EU blocks Three's £10 billion takeover bid for Telefonica's O2

The EU has blocked the CK Hutchison — owner of Three UK — bid to take over Telefonica's O2 operations in the UK due to concerns that the merger would limit customer choice and increase prices. As reported by the BBC, the deal was to be worth around £10.3 billion, reducing the number of major operators to just three — EE, Three and Vodafone.

CK Hutchison has stated the company is considering a legal challenge to the decision. Europe's competition commissioner, Margrethe Vestager, explained the decision made by the EU:

"The goal of EU merger control is to ensure that tie-ups do not weaken competition at the expense of consumers and businesses. We want the mobile telecoms sector to be competitive so that consumers can enjoy innovative mobile services at fair prices and high network quality."

The EU found that concessions offered by the Hong Kong company, which included a five-year price freeze and investment worth billions of pounds, were insufficient. Interestingly, the EU has issues with two companies merging together within the industry but had absolutely no issue at all with EE having exclusive access to 4G when the company launched in the UK back in 2012.

Rich Edmonds
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Rich Edmonds is Senior Editor of PC hardware at Windows Central, covering everything related to PC components and NAS. He's been involved in technology for more than a decade and knows a thing or two about the magic inside a PC chassis. You can follow him over on Twitter at @RichEdmonds.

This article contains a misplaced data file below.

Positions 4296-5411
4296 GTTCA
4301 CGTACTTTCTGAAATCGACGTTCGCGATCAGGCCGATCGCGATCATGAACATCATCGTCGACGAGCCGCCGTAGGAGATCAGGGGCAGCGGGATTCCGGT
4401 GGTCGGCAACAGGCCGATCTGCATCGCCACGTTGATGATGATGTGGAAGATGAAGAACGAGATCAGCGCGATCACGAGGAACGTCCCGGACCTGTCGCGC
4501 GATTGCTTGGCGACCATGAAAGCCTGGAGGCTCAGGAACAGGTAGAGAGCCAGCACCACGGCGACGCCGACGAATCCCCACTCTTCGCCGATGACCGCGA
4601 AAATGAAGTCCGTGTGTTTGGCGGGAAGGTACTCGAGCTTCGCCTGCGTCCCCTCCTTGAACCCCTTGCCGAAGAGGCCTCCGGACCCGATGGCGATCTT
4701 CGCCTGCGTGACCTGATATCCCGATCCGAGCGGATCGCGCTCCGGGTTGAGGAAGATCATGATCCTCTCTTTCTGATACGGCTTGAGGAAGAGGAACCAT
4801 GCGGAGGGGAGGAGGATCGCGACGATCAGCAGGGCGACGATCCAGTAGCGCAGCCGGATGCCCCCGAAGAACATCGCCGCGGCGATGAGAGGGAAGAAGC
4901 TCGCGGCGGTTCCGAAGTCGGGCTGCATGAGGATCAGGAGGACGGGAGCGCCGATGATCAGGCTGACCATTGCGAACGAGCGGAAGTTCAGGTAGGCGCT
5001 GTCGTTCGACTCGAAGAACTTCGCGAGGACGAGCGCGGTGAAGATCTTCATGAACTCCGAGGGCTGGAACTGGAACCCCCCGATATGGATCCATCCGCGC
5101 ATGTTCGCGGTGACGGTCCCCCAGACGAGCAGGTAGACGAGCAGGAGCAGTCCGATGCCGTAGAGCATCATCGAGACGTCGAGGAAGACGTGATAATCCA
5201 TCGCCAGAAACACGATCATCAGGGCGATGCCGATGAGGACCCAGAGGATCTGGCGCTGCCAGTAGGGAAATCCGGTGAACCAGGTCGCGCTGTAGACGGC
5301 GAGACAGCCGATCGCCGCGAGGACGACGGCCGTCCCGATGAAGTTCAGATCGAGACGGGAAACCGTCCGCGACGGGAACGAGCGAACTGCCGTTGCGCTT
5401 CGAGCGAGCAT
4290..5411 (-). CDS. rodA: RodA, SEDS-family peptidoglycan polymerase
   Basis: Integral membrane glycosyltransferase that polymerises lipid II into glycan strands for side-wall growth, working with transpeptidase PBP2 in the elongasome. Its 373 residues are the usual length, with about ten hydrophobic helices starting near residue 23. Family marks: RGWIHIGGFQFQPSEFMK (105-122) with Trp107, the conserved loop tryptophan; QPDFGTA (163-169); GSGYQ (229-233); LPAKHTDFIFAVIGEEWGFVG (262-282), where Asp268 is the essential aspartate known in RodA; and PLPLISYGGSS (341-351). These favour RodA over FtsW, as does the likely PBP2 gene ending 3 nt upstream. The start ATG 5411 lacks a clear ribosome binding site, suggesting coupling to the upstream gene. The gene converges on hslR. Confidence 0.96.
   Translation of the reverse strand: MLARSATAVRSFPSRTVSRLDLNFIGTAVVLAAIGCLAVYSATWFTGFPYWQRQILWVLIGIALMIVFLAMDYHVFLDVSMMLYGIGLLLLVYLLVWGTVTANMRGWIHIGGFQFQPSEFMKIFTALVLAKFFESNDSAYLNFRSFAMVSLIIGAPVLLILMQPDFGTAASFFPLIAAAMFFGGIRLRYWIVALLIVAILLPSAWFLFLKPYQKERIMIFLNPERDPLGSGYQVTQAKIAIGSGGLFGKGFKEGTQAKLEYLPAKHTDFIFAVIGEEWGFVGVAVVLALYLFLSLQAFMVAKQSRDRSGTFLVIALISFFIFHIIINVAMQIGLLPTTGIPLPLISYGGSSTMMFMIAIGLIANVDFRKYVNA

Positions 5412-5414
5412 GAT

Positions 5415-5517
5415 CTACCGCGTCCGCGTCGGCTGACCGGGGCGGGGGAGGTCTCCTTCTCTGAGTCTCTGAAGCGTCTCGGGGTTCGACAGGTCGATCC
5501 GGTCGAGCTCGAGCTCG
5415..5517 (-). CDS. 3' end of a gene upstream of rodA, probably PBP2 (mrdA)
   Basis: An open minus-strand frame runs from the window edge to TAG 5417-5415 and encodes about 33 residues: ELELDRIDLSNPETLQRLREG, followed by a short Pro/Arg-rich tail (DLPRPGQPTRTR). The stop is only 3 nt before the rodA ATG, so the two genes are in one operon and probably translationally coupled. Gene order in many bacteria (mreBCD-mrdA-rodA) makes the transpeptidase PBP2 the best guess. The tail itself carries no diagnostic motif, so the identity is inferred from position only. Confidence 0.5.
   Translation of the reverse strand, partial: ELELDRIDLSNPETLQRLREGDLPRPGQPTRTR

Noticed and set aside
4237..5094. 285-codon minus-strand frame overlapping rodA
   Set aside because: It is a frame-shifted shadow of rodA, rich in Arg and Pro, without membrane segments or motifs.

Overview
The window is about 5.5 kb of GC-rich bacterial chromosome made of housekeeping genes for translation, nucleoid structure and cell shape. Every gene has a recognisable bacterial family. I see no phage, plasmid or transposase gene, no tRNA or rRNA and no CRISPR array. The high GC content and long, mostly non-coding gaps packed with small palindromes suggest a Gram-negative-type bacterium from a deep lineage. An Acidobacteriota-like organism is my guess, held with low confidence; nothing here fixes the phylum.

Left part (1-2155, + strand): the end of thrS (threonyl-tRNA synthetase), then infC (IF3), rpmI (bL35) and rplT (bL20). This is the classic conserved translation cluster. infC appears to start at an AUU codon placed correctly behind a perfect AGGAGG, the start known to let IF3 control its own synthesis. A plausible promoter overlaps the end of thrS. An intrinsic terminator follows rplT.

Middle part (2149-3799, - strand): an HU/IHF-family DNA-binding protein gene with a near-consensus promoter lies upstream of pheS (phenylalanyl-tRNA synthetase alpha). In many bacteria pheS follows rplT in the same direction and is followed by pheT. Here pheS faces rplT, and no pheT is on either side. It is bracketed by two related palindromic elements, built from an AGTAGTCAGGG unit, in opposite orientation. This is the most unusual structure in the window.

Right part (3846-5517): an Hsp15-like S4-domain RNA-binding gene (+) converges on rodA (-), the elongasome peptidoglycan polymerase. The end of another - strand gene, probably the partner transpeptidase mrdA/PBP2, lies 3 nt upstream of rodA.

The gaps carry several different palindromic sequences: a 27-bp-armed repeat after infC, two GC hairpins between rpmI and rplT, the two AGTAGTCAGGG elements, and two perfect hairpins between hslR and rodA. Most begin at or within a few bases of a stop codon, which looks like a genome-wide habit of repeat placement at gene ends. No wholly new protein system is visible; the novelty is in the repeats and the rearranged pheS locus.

28 Comments
  • This is weird block but can understand the reason for it.
  • It's even more ridiculous because Three is there smallest player of the "big 4", and they allowed T-Mo and Orange to merge, both of whom are already bigger players than Three at the time of the merger. Not to mention there was no blocking if the monopolistic BT in their takeover of EE...
    Clearly Three didn't bung enough money to the EU to gain approval. They'll as some more to the bank accounts of the decision makers, and the deal will be allowed.
  • At the time of EE creation,  there were 3 others,  now there'd be only 2.  Big difference. BT didn't have a mobile presence for consumers,  so it didn't affect mobile competition.
  • EU are just fools... They will lose in court
  • No they won't
  • Three haven't paid off the right people like BT did.
  • BT wasn't a mobile network. So no competition issues
  • BT has acquired EE which was approved. I think that's what Daniel_Sherlock is referring to.
  • Yes, but the point is EE are a mobile network, BT are not, so there was no reduction in competition in the mobile sector.
  • With BT the red flags should not have been the direct competition in the mobile space but rather that BT own the vast majority of the backhaul infrastructure that all of the other mobile providers rely on to some extent.
  • Fair point.
    :-)
  • I don't get it, offering to freeze prices for 5 years is a decent offer. It bothers me that a smaller company is not allowed to become as big as its rivals by merging with another smaller company. I'm sure there is more to it than I could ever possibly understand, but it seems unfair on the face of it, and also a five year price freeze is a win for the consumer for FIVE WHOLE YEARS. There's plenty of competition out there, and I don't see that situation changing much with one less player, there's loads of these smaller companies that piggy back off the existing networks provided by the four suppliers that offer good value deals, even though sometimes they are not quite as convenient in some ways.
  • Shafting 1.2 million customers with illegal price rises, and ASA has ruled that their undisputed claim about best network is also wrongly advertised and adverts banned.